Finally, once the scoring is complete, ensuring you map the output to your due diligence process is the final step. This will enable an operator to offer a lower friction process for lower risk customers whilst still being able to identify higher risk customers allowing the application of enhanced due diligence.


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Dynamic Model


The profiling of an operator’s customers shouldn’t stop at onboarding though. In order to operate an effective customer risk profiling model which meets the regulatory requirements, mitigates the risk of financial crime and protects customers from harm from a responsible gambling perspective, operators should ensure it is dynamic. This means that rather than just using the data collected at onboarding to assess the customers risk, operators should use data collected from how the customer interacts with the product and also any additional due diligence obtained.


Responsible gambling

It is no surprise that some of the more recent fines coming from the Gambling Commission relate to operators failure to protect its customers from a responsible gambling perspective alongside failures to have appropriate controls to guard against money laundering.


In May the Gambling Commission published tighter measures to be implemented by operators, as part of their Covid response, to protect their customers during lockdown.


These measures include various points on assessing their clients:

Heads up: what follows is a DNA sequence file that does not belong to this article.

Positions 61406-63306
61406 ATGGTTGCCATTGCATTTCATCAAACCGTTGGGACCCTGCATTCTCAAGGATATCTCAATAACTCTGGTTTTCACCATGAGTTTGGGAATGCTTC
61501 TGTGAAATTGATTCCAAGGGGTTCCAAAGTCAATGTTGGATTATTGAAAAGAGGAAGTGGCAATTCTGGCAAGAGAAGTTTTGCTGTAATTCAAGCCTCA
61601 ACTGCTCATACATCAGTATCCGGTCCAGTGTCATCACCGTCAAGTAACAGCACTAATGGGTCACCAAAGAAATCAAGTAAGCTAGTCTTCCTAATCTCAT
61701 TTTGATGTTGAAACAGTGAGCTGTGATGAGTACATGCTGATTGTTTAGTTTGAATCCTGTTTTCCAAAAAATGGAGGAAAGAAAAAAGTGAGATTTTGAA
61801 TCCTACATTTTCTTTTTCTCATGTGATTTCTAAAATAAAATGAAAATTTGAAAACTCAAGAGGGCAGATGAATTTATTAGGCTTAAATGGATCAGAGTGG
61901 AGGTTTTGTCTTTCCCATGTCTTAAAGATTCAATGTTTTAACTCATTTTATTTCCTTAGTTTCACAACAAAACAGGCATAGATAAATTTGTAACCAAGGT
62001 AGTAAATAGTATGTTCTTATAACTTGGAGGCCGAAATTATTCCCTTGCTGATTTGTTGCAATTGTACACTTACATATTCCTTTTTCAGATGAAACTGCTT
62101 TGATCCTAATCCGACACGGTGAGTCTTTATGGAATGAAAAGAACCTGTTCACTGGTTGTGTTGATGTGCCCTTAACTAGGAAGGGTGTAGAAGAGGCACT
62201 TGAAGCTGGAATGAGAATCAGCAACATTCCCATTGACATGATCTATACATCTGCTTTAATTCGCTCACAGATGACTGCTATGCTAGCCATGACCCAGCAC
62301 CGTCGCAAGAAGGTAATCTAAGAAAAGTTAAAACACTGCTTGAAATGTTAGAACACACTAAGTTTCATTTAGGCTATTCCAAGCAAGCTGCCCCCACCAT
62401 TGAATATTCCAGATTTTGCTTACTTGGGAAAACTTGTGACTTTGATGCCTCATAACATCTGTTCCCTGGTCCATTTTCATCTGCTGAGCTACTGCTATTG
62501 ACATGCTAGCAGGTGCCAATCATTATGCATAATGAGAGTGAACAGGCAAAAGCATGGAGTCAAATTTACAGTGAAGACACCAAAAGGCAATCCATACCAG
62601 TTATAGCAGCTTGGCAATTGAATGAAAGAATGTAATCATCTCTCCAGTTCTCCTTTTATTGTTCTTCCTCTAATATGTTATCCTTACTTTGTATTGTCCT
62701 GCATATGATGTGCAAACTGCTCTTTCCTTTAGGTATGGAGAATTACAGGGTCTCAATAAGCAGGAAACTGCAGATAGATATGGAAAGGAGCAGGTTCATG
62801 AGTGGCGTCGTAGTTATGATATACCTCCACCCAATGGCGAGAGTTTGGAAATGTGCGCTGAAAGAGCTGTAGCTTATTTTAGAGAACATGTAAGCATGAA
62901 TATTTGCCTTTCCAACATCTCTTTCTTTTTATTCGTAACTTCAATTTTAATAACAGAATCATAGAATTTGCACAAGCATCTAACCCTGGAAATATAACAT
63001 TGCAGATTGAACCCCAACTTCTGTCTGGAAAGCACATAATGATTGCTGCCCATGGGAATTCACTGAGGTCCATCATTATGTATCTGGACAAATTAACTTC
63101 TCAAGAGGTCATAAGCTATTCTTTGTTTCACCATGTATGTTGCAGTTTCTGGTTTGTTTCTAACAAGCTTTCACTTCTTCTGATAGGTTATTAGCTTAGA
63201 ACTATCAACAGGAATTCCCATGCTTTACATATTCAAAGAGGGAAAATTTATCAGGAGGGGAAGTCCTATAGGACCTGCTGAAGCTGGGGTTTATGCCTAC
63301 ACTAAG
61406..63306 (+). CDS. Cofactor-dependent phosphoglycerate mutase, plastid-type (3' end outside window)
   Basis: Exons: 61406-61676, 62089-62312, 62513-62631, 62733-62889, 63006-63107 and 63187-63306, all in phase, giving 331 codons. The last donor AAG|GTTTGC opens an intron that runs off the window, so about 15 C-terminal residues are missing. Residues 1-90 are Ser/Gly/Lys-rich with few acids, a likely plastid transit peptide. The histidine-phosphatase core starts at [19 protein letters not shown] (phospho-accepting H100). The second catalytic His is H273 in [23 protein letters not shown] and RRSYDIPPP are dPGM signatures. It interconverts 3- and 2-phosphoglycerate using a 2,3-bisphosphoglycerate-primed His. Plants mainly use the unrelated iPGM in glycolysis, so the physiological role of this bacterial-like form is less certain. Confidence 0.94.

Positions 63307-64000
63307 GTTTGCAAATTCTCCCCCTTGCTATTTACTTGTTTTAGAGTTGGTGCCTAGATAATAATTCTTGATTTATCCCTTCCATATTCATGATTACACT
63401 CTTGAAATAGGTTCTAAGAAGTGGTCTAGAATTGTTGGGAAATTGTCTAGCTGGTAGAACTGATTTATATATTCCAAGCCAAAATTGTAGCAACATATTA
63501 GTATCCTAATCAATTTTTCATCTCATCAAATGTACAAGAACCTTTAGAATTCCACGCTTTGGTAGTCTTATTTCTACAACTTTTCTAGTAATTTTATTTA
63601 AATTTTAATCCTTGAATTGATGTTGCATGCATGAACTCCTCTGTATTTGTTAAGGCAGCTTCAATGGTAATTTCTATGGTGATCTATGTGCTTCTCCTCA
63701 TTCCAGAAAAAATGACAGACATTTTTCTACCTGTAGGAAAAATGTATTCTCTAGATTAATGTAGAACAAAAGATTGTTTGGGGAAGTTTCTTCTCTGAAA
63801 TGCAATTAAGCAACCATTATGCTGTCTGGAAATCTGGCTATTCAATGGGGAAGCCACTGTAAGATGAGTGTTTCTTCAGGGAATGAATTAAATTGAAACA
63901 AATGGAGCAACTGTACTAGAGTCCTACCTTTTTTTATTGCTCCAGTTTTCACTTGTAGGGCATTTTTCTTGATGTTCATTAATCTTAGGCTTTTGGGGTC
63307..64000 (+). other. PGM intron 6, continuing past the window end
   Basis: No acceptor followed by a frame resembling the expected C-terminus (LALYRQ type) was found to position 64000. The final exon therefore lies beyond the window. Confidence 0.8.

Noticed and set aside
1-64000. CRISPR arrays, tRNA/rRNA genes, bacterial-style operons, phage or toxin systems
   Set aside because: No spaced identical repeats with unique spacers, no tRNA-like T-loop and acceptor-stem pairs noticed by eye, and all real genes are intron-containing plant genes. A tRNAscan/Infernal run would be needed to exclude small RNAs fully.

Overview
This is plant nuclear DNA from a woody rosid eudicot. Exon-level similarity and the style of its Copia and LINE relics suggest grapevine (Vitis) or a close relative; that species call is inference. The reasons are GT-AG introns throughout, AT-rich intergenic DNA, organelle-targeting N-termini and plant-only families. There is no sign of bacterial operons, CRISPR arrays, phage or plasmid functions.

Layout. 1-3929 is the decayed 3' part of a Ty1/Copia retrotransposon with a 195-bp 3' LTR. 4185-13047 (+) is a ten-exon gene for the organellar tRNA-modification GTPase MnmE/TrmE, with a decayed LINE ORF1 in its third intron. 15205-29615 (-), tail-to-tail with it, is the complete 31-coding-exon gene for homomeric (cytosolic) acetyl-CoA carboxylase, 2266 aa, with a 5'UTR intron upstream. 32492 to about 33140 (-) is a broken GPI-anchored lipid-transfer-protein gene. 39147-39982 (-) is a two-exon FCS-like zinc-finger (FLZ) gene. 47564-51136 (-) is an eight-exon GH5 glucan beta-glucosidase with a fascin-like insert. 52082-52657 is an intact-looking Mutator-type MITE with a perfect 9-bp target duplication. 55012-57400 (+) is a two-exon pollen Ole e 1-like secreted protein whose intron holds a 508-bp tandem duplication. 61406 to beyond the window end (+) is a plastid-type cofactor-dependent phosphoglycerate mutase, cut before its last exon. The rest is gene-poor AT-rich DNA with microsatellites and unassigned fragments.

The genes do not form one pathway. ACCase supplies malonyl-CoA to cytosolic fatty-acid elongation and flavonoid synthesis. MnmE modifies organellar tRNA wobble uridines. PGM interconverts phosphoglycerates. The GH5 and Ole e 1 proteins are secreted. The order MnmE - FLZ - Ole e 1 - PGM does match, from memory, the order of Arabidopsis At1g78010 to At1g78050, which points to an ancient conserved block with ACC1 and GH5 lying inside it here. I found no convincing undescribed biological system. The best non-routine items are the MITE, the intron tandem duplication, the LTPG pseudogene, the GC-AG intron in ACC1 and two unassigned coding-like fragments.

●       Review thresholds and triggers for new customers to reflect the operator’s lack of knowledge of that individual’s play and spend patterns

●       Conduct affordability assessments for individuals picked up by existing or new thresholds and triggers which indicate consumers experiencing harm – limiting or blocking further play until those checks have been concluded and supporting evidence obtained, and;

●       Implement processes that ensure the continual monitoring of their customer base – identifying patterns of play, spend or behaviours have changed in recent weeks.


Responsible gambling has strong links to financial crime with various cases documented being linked to those who were using stolen funds to spend. This means that responsible gambling is an important risk factor to be included within any operator’s customer risk profiling model alongside the traditional financial crime risks mentioned above. Data points for consideration could be methods of payment, deposits and behavioural patterns.


If operator’s continue to ineffectively implement custom risk assessment models, and choose to not include a responsible gambling aspect, we can only expect more fines to be issued in the near future for both responsible gambling and money laundering failures.


How to approach creating a new customer risk assessment model

Here are FINTRAIL and TruNarrative’s key takeaways when considering a customer risk profiling model:


●        Understand the inherent risk your customers represent to the business

●        Ensure you select the correct data points unique to your clients and product offering

●        Make sure the risk profiling is dynamic and doesn’t just stop once the customer is onboarded

●        Consider the inclusion of responsible gambling within your customer risk profiling

●        Marry your due diligence process to your customer risk profiling

●        Take into consideration how you would implement your model using technology providers like TruNarrative to ensure if a players risk or behaviour changes, you get an instant alert and action


Speak to Adam, to find out how we can help your business